Brokeback Mountain (2005)

When the 2006 Academy Awards were taking place, Brokeback Mountain seemed to be a lock for Best Picture. Then, when the award was announced, and Crash won, there was an audible gasp uttered throughout the crowd. People were shocked, and began throwing around accusations of homophobia within the film industry. Ultimately, I don’t care who won, although I will say that I don’t think Brokeback Mountain feels like Best Picture material.

There was something not quite right about it that made me feel this way, and I think I’ve managed to figure it out. The relationship between the two main characters seems to happen too quickly for my taste. I realize that they bonded over a couple of months, but the way it was filmed, it didn’t feel that way. Time jumps without telling you, meaning it’s hard to place yourself within the story. Time advances fairly often, and at a quick pace, meaning that if you leave for just a minute, you may just miss a few years.

The main story is one of forbidden love, a love that begins to fester as two men herd sheep up in the mountains. They are hired to do this job, and it takes place over a couple of months. The pair starts off not willing to share much with one another—each one seems to have had a troubled past—and they mostly keep to themselves. Ennis (Heath Ledger) soon opens up about his childhood: “More words than you’ve spoke in the past two weeks,” Jack (Jake Gyllenhaal) tells him. This is the first time we see them becoming attracted to one another.

Eventually, the summer ends and each man goes down a separate path. They each get married (to women) and have children with them. Neither one seems all that happy with their situation though. Fast forward four years in time, when Jack sends a postcard to Ellis, in hopes to rekindle the relationship they used to have. There’s just one problem with this: They live in the 1960s. In America.

Why is this a problem? Well, in that time (and arguably now), gay marriage was something that was looked down upon. It was frowned upon enough that people in smaller towns would be taken away from their homes and beaten to death by their neighbors. How do I know this? Well, Ellis describes it to us; his father made him watch this happen when he was nine years old. This is why Ellis won’t move in with Jack, and also why this is a story of “forbidden love.” This isn’t due to class differences or family issues; no, Brokeback Mountain turns on society and the hardships it places upon gay couples.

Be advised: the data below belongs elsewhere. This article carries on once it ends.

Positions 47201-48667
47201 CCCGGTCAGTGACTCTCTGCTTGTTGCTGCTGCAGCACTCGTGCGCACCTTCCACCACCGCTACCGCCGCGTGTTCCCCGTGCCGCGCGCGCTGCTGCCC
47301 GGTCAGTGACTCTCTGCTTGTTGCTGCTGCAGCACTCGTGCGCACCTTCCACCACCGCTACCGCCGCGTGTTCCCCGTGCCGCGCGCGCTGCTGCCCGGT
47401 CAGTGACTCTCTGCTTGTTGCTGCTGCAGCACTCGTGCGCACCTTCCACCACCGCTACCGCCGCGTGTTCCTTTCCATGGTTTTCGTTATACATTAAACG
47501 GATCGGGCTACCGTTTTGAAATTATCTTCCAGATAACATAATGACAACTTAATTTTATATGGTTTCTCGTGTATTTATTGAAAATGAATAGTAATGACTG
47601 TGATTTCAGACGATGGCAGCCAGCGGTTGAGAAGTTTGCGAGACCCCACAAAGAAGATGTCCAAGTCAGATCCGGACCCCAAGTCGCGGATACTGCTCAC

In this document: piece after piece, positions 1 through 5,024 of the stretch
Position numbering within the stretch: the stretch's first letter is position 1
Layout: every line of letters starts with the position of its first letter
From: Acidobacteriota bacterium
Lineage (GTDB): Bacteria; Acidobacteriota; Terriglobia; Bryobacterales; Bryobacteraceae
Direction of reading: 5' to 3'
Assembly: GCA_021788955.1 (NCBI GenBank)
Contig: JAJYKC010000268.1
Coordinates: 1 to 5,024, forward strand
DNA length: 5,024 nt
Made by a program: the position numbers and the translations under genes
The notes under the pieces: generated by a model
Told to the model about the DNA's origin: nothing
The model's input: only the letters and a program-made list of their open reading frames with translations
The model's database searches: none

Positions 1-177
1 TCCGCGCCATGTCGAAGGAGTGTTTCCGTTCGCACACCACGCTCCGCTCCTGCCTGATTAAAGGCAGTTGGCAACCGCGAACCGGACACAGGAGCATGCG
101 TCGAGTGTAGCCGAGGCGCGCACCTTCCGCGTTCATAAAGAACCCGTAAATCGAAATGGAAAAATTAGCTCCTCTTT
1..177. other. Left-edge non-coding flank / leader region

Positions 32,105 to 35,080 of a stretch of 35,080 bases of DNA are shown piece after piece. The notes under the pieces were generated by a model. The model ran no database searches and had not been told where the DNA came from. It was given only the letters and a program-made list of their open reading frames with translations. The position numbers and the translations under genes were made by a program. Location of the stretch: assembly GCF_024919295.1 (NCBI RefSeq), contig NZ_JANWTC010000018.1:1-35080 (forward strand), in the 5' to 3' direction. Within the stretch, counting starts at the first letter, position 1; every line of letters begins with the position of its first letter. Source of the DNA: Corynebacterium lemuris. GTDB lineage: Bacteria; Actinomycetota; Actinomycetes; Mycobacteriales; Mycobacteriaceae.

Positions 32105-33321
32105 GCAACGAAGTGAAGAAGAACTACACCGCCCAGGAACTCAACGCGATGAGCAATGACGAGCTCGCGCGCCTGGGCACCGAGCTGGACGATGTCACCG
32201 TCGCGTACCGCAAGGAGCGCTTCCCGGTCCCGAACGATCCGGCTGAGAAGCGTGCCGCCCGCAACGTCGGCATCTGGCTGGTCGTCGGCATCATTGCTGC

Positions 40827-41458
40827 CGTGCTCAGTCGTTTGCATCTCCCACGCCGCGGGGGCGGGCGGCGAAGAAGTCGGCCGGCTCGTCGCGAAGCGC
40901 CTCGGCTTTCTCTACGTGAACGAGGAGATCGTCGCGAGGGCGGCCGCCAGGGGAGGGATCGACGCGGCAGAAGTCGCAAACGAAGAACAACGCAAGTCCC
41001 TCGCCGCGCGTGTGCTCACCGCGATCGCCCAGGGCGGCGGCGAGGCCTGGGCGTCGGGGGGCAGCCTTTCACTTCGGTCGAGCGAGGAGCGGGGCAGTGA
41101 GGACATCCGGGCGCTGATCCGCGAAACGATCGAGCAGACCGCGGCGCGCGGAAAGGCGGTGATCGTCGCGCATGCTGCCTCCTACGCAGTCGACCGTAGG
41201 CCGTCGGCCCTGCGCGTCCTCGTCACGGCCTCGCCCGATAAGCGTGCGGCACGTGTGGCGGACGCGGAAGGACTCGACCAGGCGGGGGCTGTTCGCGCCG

Brokeback Mountain is a very good film.

I never thought I’d say that Jake Gyllenhaal’s acting impressed me, and to be honest, it still didn’t really. He was better in Brokeback Mountain than anything else I’ve seen him in, but it still wasn’t an incredibly impressive performance. I was more in awe of Heath Ledger and his less boasting performance. Gyllenhaal gets the louder character, while Ledger’s is more reserved, and is also more interesting to watch. We get to know what Jack is thinking at all hours of the day, while Ellis has to be prodded in order to open up.

The contrast in the characters is one of the more interesting parts of the film, but so was the contrast between Hollywood’s typical depiction of homosexual characters, and how they are shown here. Both Jack and Ellis are tough guys, macho men in their own right, and they fight, drink, and smoke at almost every possible opportunity. This is intriguing to me, because it subverts the usual portrayal of gays on-screen, and I believe that’s something to be admired.

And yet, Brokeback Mountain wasn’t as amazing as I had been led to believe, which brings me back to my thoughts on it being “snubbed” at the Academy Awards. It still doesn’t feel like a Best Picture winner to me, and, aside from the issues I’ve mentioned previously, I think there is one more reason why. This reason is in some of the scenes throughout, where there is almost no real drama or tension.

Some scenes are brilliant, don’t get me wrong, but there are times where it gets really boring due to a lack of conflict. This is especially true in the first 40 or so minutes, where there isn’t any tension. It doesn’t start off all that well, failing to draw me in, and there are some characters, like the one played by Anne Hathaway, who failed to warrant any emotional response from me.

Brokeback Mountain is a great film, I’m not going to deny that. The characters were deep and interesting, the story told is simple, yet intriguing enough to keep your attention, and the forbidden romance aspect—this time involving a gay couple—is something worth watching. Director Ang Lee portrays the two leads as tough men, changing up the typical Hollywood portrayal of homosexual males. I liked Brokeback Mountain, not enough to call it the best film of 2005, but enough to say it deserves a watch.

Conclusion: Brokeback Mountain is a great film that sidesteps Hollywood’s typical portrayal of homosexual men.

Recommendation: Watch Brokeback Mountain.

  • 8/10
    Rating - 8/10

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